Senior leaders within the Bank of Canada and U.S. Federal Reserve reiterated Thursday that their respective central banks are still figuring out where interest rates should ultimately land, but one economist says Canadians may not be able to handle high rates for much longer.

“You still have that soul-searching on neutral rates,” Desjardins VP and Chief Economist Jimmy Jean told BNN Bloomberg in a Thursday television interview.

“You have (Bank of Canada senior deputy governor) Carolyn Rogers reiterating prior hints that it may be higher than the 2.5 per cent midpoint they've been estimating.”

In a speech, Rogers warned that interest rates might not return to the low levels people were used to before the COVID-19 pandemic, saying that structural changes to the global economy could lead to higher neutral rates.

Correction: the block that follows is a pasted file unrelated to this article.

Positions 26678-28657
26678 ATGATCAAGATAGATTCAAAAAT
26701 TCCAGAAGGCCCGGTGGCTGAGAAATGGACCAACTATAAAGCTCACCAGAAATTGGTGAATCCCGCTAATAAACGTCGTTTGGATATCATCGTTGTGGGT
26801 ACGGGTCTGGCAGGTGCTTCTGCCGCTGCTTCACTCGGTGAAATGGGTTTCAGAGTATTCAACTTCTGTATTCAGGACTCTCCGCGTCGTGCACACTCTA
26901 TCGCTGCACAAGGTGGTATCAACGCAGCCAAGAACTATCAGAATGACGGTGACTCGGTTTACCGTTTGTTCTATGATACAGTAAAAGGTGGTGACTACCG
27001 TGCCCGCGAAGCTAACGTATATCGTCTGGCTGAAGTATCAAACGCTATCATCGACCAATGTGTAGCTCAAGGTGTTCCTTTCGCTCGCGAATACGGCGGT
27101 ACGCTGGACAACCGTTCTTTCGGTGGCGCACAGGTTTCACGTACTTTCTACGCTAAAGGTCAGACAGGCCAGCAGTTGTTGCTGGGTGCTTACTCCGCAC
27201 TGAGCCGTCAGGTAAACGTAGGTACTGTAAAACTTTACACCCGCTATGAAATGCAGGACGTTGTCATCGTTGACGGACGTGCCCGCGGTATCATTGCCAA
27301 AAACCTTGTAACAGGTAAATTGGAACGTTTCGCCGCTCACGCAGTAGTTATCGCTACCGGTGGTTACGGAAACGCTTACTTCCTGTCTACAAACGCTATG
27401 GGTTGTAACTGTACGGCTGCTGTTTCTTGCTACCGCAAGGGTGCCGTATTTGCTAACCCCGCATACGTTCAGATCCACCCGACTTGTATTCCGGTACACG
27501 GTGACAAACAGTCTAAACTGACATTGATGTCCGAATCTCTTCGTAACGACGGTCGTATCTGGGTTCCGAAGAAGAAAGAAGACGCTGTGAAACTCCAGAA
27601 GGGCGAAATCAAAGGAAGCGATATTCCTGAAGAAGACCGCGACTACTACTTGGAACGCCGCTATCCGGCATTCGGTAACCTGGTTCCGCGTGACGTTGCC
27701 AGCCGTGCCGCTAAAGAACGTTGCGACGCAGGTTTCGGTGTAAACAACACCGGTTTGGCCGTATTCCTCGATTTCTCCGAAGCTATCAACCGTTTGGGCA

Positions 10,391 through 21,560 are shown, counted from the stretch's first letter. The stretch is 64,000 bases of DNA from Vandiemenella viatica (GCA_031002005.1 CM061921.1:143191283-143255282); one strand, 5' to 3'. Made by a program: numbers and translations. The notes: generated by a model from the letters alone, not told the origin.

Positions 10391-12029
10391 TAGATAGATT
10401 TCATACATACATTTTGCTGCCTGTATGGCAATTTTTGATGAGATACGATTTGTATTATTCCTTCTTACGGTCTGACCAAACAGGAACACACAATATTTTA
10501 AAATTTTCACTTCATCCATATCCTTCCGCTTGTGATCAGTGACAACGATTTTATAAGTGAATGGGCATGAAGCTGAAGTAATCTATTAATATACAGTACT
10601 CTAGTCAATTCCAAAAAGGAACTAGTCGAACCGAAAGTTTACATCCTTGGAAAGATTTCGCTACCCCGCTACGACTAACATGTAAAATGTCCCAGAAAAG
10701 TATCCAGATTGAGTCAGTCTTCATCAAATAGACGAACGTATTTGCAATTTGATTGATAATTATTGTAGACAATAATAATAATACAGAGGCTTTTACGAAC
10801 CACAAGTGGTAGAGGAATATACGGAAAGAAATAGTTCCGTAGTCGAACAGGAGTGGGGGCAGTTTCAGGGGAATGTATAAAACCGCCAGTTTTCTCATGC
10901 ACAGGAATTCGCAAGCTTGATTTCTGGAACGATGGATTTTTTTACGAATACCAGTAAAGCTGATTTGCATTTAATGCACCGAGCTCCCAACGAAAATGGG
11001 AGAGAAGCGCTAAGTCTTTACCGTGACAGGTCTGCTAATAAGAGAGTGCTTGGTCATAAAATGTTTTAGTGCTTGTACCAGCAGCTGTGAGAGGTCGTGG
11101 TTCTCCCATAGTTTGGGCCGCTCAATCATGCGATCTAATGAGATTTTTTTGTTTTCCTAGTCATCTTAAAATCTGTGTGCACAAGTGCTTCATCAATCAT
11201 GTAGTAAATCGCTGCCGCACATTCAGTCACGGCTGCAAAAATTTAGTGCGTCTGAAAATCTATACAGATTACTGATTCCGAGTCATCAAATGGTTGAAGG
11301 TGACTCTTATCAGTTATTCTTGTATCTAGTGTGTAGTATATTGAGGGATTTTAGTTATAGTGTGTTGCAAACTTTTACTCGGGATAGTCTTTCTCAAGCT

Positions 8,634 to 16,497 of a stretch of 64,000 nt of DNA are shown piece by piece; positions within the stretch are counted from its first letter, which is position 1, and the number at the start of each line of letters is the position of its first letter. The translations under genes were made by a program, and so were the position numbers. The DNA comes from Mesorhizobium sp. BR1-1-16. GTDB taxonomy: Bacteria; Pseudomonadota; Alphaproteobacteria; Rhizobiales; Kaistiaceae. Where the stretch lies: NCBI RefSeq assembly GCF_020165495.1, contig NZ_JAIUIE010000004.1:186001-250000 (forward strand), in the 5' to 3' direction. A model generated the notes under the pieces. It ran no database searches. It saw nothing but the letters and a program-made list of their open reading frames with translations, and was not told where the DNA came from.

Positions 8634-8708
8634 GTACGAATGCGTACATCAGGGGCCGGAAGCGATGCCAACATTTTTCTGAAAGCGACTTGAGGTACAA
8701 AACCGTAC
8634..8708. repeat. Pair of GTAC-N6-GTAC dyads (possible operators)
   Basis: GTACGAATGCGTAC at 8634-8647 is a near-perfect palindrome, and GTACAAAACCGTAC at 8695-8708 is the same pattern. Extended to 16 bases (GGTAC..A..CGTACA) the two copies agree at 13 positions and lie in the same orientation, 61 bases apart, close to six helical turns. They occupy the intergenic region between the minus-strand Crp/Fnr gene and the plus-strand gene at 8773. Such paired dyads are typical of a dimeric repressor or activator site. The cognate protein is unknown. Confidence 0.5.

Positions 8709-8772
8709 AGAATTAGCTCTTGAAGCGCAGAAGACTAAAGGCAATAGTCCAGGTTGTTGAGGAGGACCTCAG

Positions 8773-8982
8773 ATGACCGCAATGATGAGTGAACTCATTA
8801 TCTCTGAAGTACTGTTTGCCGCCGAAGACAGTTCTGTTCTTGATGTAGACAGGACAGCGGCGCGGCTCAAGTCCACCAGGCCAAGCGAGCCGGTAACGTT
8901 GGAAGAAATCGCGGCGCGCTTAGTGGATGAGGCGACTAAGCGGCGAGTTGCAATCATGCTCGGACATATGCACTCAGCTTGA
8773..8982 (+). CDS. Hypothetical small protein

Meanwhile in the U.S., Federal Reserve Chair Jerome Powell suggested that the Fed is in no hurry to further raise its benchmark interest rate, but in a panel discussion at the International Monetary Fund, he didn’t rule out another hike to help reduce inflation to the Fed's two per cent target.

“Central banks are basically saying that they're not sure where exactly rates should land when all is said and done,” Jean said.


Jean said that for Canadians, a “higher for longer” interest rate environment looks “a bit scary,” noting that most Canadian households are already making financial sacrifices.

He added that even as the Bank of Canada attempts to prepare Canadians for the possibility of persistently higher rates, he believes the bank will have not choice but to cut rates sometime next year.

“Canadians are struggling. They’re making sacrifices, and that will show in the next GDP numbers,” Jean said.

“We might even see a technical recession, so if that process continues into 2024, I think the Bank of Canada will actually have to cut interest rates if they want to keep the risk of a severe recession at bay.”

With files from the Canadian Press and the Associated Press